Modeling Kepler transit light curves as false positives: rejection of blend scenarios for Kepler-9, and validation of Kepler-9 d, a super-earth-size planet in a multiple system

Torres, Guillermo and Fressin, Francois and Batalha, Natalie M. and Borucki, William J. and Brown, Timothy M. and Bryson, Stephen T. and Buchhave, Lars A. and Charbonneau, David and Ciardi, David R. and Dunham, Edward W. and Fabrycky, Daniel C. and Ford, Eric B. and Gautier, Thomas N. and Gilliland, Ronald L. and Holman, Matthew J. and Howell, Steve B. and Isaacson, Howard and Jenkins, Jon M. and Koch, David G. and Latham, David W. and Lissauer, Jack J. and Marcy, Geoffrey W. and Monet, David G. and Prsa, Andrej and Quinn, Samuel N. and Ragozzine, Darin and Rowe, Jason F. and Sasselov, Dimitar D. and Steffen, Jason H. and Welsh, William F. (2011) Modeling Kepler transit light curves as false positives: rejection of blend scenarios for Kepler-9, and validation of Kepler-9 d, a super-earth-size planet in a multiple system. The Astrophysical Journal, 727 (1). pp. 24-41. ISSN 0004-637X

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Abstract

Light curves from the Kepler Mission contain valuable information on the nature of the phenomena producing the transit-like signals. To assist in exploring the possibility that they are due to an astrophysical false positive, we describe a procedure (BLENDER) to model the photometry in terms of a 'blend' rather than a planet orbiting a star. A blend may consist of a background or foreground eclipsing binary (or star-planet pair) whose eclipses are attenuated by the light of the candidate and possibly other stars within the photometric aperture. We apply BLENDER to the case of Kepler-9 (KIC 3323887), a target harboring two previously confirmed Saturn-size planets (Kepler-9 b and Kepler-9 c) showing transit timing variations, and an additional shallower signal with a 1.59 day period suggesting the presence of a super-Earth-size planet. Using BLENDER together with constraints from other follow-up observations we are able to rule out all blends for the two deeper signals and provide independent validation of their planetary nature. For the shallower signal, we rule out a large fraction of the false positives that might mimic the transits. The false alarm rate for remaining blends depends in part (and inversely) on the unknown frequency of small-size planets. Based on several realistic estimates of this frequency, we conclude with very high confidence that this small signal is due to a super-Earth-size planet (Kepler-9 d) in a multiple system, rather than a false positive. The radius is determined to be 1.64+0.19-0.14 R., and current spectroscopic observations are as yet insufficient to establish its mass.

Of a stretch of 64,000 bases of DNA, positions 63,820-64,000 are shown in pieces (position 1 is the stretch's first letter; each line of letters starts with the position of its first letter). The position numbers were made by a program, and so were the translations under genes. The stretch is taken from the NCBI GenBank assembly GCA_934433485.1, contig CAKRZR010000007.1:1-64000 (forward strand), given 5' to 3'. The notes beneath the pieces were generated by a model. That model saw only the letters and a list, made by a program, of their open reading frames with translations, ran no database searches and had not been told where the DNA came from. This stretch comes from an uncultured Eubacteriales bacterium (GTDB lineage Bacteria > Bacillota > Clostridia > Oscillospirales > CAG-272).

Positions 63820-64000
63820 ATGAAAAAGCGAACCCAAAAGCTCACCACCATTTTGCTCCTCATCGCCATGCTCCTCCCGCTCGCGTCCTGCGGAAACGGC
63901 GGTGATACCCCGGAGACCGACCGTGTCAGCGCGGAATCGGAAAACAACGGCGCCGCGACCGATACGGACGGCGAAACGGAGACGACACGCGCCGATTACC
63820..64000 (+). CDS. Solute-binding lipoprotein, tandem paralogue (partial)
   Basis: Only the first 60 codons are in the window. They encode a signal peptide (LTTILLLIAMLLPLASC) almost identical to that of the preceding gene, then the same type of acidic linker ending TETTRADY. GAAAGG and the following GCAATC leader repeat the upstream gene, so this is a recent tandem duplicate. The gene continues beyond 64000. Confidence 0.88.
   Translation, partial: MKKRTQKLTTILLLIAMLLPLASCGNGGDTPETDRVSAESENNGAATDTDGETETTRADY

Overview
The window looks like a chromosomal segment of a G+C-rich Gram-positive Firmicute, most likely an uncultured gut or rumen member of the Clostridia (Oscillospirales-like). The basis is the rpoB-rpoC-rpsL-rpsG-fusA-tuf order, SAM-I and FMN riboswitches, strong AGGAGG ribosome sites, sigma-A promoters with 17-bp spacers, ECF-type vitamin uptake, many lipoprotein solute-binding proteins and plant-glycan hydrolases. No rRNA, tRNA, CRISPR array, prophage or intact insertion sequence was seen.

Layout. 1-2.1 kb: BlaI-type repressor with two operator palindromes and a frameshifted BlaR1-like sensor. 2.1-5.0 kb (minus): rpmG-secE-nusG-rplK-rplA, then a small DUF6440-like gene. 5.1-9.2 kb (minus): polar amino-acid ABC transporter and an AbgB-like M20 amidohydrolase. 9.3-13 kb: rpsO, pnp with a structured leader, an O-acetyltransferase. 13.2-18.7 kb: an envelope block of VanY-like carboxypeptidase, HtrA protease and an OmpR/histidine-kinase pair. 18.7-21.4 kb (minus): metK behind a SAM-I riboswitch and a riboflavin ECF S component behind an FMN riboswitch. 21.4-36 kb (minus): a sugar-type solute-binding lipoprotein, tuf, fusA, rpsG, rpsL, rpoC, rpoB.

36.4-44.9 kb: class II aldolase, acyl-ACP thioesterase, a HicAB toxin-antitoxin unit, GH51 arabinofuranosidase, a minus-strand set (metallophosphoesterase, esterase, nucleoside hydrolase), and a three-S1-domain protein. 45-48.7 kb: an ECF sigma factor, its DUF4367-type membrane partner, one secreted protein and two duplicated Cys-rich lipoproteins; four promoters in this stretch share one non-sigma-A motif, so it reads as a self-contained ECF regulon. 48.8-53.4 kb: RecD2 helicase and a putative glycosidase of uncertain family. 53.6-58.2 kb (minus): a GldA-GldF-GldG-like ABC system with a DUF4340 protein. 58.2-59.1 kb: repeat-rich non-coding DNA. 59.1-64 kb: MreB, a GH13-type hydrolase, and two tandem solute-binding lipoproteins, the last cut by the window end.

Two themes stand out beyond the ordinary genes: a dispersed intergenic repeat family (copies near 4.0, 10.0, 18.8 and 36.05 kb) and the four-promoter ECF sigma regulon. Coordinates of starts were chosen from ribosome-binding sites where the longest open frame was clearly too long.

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Item Type: Article (Commonwealth Reporting Category C)
Refereed: Yes
Item Status: Live Archive
Additional Information: Access to published version in accordance with the copyright policy of the publisher.
Faculty / Department / School: No Faculty
Date Deposited: 11 Jun 2017 21:51
Last Modified: 27 Jun 2017 01:29
Uncontrolled Keywords: Binaries: eclipsing; Planetary systems; Stars; Kepler-9; KIC 3323887; KOI-377
Fields of Research : 02 Physical Sciences > 0201 Astronomical and Space Sciences > 020110 Stellar Astronomy and Planetary Systems
02 Physical Sciences > 0201 Astronomical and Space Sciences > 020102 Astronomical and Space Instrumentation
Socio-Economic Objective: E Expanding Knowledge > 97 Expanding Knowledge > 970102 Expanding Knowledge in the Physical Sciences
Identification Number or DOI: 10.1088/0004-637X/727/1/24
URI: http://eprints.usq.edu.au/id/eprint/32177

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